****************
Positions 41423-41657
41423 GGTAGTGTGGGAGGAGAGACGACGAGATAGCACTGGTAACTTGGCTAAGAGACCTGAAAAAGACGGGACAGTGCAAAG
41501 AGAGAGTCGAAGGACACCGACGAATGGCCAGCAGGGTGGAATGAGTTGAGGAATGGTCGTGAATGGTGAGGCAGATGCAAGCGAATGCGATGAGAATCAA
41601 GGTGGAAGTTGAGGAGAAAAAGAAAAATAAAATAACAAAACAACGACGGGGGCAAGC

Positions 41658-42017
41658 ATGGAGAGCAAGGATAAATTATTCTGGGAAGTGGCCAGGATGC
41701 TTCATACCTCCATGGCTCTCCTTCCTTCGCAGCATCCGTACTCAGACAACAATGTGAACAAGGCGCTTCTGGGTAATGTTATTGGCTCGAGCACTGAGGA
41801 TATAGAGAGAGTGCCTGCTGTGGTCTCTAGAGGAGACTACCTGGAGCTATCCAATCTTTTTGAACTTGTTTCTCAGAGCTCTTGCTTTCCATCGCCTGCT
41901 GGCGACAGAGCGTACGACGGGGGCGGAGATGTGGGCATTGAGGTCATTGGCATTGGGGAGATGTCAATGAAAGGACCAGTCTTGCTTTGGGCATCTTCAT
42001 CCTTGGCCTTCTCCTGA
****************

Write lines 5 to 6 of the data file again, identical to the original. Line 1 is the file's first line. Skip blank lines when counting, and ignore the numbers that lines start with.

Positions 41658-42017
41658 ATGGAGAGCAAGGATAAATTATTCTGGGAAGTGGCCAGGATGC